The new, full-service Teen Health Center at Moody Early Childhood Center, 1110 21st St., in Galveston, is a win-win for children and families.
The Teen Health Center, originally established in 1985 on the campus of Ball High School, offers free physical and mental health care for children enrolled at Moody Early Childhood Center, as well as to the center’s employees and their families.
Services such as free vaccinations, lab tests, hearing and vision screenings, physicals, and more will be available at the center, Ball High School, Collegiate Academy at Weis, and Austin and Central middle schools in Galveston.
And, although services are no longer available at schools in the Texas City Independent School District, organizers of Teen Health are putting together a list of resources, such as low-cost health care providers on the mainland, for families and school district staff no longer served by Teen Health Centers, said Angie Brown, executive director of Teen Health Center Inc, recently told The Daily News.
We all know how important it is to have access to quality, affordable health care. It’s a necessity. As health care costs continue to soar across the country, parents shouldn’t be burdened with what to do if their children become sick or have an injury of some sort that could possibly keep them from attending school and the parent having to miss work to go to an appointment.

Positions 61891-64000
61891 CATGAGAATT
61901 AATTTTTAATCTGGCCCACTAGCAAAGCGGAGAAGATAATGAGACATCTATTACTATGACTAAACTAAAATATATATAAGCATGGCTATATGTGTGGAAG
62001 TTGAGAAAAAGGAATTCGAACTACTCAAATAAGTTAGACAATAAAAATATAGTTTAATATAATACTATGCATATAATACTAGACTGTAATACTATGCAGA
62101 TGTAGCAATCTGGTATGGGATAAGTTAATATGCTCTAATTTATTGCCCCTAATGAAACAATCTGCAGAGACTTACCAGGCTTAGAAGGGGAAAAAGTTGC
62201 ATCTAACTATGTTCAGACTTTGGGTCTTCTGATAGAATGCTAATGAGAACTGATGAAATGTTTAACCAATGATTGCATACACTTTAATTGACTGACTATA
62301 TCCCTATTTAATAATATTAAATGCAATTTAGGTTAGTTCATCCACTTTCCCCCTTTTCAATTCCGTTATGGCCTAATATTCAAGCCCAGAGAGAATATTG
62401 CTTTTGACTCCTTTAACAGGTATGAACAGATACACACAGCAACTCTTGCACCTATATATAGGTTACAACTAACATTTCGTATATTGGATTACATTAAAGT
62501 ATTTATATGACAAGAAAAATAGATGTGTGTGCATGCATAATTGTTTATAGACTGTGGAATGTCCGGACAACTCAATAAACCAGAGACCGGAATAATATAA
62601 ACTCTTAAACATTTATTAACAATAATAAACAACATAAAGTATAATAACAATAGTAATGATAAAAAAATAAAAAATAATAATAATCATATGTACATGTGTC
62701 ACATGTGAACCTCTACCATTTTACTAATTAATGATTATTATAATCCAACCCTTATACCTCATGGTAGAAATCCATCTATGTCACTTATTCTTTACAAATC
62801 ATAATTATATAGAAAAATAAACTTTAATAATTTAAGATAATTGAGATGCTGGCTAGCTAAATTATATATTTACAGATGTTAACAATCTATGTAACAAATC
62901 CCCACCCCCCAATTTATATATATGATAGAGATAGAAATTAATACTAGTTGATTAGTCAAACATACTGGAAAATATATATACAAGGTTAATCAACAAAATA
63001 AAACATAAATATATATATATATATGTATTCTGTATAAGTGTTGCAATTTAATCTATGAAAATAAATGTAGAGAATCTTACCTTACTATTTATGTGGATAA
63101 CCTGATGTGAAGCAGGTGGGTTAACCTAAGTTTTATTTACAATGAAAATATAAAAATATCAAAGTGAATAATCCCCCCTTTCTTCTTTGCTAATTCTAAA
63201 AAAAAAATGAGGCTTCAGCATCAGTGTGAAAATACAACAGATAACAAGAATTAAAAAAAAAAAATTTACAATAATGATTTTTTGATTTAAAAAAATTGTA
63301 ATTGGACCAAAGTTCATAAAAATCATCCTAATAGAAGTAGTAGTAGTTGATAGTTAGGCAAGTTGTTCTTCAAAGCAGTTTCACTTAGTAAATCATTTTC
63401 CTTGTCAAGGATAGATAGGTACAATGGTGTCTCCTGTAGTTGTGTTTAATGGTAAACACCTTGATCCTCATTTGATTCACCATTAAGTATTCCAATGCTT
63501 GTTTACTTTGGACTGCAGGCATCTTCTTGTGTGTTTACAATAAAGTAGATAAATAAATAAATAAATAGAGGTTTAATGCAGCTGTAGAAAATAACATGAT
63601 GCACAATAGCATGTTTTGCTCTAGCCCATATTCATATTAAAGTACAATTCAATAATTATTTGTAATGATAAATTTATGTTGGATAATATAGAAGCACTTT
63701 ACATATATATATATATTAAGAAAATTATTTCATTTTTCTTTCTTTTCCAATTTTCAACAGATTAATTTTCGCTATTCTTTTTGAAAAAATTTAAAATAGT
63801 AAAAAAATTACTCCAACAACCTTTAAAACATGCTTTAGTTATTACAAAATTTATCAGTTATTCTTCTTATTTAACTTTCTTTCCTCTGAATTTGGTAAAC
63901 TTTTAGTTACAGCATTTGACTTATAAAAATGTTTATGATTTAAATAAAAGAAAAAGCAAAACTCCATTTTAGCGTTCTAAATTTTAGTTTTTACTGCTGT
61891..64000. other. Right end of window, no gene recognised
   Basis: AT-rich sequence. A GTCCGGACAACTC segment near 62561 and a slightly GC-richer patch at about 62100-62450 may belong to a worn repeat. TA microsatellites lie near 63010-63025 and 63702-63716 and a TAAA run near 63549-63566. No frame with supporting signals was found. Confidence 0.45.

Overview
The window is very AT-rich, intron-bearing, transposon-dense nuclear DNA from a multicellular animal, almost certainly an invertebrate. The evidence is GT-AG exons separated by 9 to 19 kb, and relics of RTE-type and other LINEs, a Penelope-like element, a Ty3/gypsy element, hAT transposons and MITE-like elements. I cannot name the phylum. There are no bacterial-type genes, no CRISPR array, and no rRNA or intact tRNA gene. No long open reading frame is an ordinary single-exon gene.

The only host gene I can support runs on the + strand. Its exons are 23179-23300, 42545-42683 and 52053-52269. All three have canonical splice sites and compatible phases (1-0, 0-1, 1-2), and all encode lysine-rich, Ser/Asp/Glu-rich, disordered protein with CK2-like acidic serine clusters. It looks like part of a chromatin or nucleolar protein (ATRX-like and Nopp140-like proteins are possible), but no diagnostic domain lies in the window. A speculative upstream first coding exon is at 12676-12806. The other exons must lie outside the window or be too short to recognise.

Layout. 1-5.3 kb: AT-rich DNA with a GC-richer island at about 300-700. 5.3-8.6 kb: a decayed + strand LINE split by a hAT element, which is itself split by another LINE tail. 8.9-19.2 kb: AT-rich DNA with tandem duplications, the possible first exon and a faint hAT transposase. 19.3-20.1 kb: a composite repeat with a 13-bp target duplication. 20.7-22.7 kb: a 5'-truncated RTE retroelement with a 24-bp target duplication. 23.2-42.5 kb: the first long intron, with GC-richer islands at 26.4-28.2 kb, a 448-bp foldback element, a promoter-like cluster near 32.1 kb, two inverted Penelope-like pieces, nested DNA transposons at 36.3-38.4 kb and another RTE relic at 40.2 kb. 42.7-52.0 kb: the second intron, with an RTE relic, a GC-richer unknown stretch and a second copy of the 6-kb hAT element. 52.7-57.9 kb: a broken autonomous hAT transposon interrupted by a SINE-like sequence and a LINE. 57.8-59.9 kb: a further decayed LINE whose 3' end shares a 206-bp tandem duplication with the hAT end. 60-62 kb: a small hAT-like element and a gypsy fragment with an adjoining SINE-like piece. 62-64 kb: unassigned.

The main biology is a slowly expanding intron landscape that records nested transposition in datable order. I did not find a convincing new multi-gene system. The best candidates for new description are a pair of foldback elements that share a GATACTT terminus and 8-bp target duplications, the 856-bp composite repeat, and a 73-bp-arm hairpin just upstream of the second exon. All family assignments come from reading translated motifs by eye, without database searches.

This is where services at the Teen Health Center at Moody Early Childhood comes in handy. Sick or injured children with a consent form on file won’t have to have a parent present to be seen. Classroom aids and teaching assistants are available to accompany children to either the nurse’s office or the clinic depending on the severity of illness or injury.
On its other campuses, services for anyone on Galveston Island, 21 and younger are free. And, employees and family members ages 22 and older, who are associated with the daycare or preschool at the center, can receive services at the clinic for a flat $25 fee. No insurance is required.
With the help of funding from philanthropic, private foundations, the Teen Health Center is able to operate in the growing arena of school-based health centers around the country, most of which are offshoots of major medical centers or large institutions, requiring a more bureaucratic structure, Brown said.
How ideal is this? Yes, there’s no one way to figure out the maze of affordable health care and all that comes with it, but this is a step in the right direction working toward keeping island youth and families healthy.
• Angela Wilson